Does the new FinCEN regulation affect you?
The federal government’s tracking of secretive cash deals for pricey Miami real estate began Tuesday, and the question on Realtors’ minds has been “How does this affect me?”
Not as deeply as you might think, real estate attorney Russell Jacobs said at his Wednesday seminar titled “Avoid the Treasury Trap with Foreign Buyers.”
A group of about 20 Realtors attended the class at the Miami Association of Realtors’ headquarters primarily to better understand the methodology behind the U.S. Financial Crimes Enforcement Network’s new disclosure requirements.
The agency, better known as FinCEN, rolled out “geographic targeting orders” Tuesday that require title insurance companies to disclose the names of buyers behind anonymous companies that pay cash for $1 million-and-up homes in Miami, and $3 million-and-up in Manhattan for the next six months. It’s an effort by the federal government to better curtail money laundering through high-end U.S. real estate in both markets.
Jacobs’ first point of discussion was how these orders could affect a deal, or the market of foreign buyers in general.
The new regulation could scare off investors who see it as the U.S. overstepping its boundaries, he said. While the Internal Revenue Service doesn’t seize homes and assets for personal gain, Jacobs said, some of the despotic governments that investors deal with at home do.
Couple that with a strong U.S. dollar discouraging foreign investment here, and the luxury market in Miami could suffer as its image of being a safe haven is tarnished, he said.
“We want to get the word out that this isn’t something to be afraid of,” Jacobs said at the seminar. “What we’re dealing with now is Latin American clients thinking that investing in Miami is going to be problematic because of the reporting.”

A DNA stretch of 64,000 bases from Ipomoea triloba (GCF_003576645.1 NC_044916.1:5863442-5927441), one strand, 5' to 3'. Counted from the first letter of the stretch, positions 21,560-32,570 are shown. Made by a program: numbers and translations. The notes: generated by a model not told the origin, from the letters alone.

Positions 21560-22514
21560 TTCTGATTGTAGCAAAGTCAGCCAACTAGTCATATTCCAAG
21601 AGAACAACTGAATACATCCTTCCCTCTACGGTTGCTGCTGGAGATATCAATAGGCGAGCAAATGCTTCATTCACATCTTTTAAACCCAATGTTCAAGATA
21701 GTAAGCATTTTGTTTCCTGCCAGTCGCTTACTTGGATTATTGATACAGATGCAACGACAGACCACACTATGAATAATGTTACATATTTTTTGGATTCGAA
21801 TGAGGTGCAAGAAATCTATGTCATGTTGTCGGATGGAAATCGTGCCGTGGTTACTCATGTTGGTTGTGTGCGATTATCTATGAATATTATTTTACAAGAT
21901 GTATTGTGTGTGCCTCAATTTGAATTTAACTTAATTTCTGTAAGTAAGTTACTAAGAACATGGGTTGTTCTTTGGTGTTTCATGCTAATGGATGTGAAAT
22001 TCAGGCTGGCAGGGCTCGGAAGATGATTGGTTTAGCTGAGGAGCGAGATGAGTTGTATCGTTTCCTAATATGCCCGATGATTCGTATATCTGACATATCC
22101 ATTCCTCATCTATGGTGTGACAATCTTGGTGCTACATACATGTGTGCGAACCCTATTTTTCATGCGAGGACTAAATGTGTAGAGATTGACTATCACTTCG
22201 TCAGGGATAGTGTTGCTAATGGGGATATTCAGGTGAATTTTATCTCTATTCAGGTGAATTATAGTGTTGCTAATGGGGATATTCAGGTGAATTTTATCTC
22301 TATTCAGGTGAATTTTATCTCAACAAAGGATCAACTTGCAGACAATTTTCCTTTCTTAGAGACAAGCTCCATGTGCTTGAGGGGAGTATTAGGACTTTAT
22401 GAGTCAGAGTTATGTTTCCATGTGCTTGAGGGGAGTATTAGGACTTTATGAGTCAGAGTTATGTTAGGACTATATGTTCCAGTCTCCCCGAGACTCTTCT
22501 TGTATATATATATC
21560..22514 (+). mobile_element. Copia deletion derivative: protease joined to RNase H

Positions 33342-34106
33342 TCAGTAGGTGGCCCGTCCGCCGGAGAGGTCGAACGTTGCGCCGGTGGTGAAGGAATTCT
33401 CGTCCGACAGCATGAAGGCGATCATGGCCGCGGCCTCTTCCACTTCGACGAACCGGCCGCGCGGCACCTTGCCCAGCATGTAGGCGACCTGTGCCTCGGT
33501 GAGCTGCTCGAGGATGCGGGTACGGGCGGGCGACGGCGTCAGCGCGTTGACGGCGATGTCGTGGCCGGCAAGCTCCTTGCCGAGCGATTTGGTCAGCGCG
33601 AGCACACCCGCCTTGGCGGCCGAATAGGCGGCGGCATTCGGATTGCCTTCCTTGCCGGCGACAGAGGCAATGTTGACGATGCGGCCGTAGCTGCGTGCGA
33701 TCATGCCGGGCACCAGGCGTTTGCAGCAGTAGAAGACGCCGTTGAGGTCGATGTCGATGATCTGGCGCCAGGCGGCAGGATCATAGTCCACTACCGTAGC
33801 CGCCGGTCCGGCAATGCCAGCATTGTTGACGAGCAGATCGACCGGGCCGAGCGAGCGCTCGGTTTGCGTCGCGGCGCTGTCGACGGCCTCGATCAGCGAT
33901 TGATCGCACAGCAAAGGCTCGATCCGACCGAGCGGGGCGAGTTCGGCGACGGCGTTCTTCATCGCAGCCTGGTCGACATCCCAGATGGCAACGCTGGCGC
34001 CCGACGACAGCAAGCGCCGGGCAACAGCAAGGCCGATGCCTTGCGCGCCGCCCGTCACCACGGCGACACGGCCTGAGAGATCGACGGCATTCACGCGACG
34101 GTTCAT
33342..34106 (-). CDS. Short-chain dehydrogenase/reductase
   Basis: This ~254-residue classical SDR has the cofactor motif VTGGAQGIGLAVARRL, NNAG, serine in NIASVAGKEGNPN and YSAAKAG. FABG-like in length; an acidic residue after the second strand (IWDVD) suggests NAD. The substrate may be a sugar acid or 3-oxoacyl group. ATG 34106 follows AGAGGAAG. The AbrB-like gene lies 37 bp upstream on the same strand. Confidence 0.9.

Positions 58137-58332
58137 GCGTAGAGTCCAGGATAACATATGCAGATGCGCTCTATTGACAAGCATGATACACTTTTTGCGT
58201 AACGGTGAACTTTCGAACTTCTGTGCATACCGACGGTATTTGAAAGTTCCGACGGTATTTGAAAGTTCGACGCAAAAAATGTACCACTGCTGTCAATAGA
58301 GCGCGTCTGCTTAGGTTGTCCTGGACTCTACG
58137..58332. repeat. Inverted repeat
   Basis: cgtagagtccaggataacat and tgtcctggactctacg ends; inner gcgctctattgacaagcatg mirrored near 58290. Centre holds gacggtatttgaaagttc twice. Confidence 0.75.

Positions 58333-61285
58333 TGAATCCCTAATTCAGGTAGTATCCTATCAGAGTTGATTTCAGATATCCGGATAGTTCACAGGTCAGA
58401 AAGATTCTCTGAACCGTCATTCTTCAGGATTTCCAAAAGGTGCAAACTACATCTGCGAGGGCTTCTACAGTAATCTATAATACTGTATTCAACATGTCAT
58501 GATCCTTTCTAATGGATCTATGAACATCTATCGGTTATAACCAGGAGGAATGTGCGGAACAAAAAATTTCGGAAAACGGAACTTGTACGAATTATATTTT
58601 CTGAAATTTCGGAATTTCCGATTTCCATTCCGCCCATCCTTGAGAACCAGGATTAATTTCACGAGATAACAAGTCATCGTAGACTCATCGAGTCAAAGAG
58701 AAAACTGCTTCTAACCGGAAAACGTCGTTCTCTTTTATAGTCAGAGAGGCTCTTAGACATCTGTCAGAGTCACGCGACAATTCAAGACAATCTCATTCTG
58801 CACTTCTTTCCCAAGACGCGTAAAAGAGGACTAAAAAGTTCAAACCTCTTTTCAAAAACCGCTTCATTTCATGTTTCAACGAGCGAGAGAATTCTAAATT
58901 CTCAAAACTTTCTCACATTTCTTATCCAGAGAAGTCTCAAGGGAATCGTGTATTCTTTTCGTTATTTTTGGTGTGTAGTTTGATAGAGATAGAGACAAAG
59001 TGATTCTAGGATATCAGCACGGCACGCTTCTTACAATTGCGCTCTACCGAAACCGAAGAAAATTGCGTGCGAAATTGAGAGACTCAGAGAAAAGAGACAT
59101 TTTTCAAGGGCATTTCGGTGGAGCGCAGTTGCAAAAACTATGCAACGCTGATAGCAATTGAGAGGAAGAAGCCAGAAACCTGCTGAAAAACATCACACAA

So what types of transactions are covered? Residential purchases above $1 million, made using a legal entity, with either paper checks or cash for any portion, and entirely without any type of bank issued financing, will be scrutinized by FinCEN. If any of those checkboxes aren’t hit, Jacobs said, the transaction won’t fall under disclosure requirements.
That means commercial purchases — including residential buildings with more than 5 units — and individual deals below the $1 million threshold aren’t scrutinized by FinCEN. Bank financing also keeps a purchase out of the spotlight because financial institutions have their own forms of disclosure when issuing a loan, Jacobs said. If a purchase is entirely completed using wire transfers, already a common form of payment, the transaction is not subject to the new rule.
And while those exceptions might seem narrow, the orders only affect Miami-Dade County and Manhattan in New York City. So Broward and Palm Beach counties in South Florida, or really anywhere else in the country, are exempt from the rules, Jacobs said.
However, Jacobs said not all of the workarounds are without drawbacks. Trusts — while not covered under the order — can open an owner to legal liability in the event of a lawsuit, as would making a purchase under your actual name, on top of extra taxation from the U.S. government.
“Hopefully FinCEN realizes this is an inefficient way to go about catching money launderers,” he said. “Ultimately they’re really hurting the local economy.”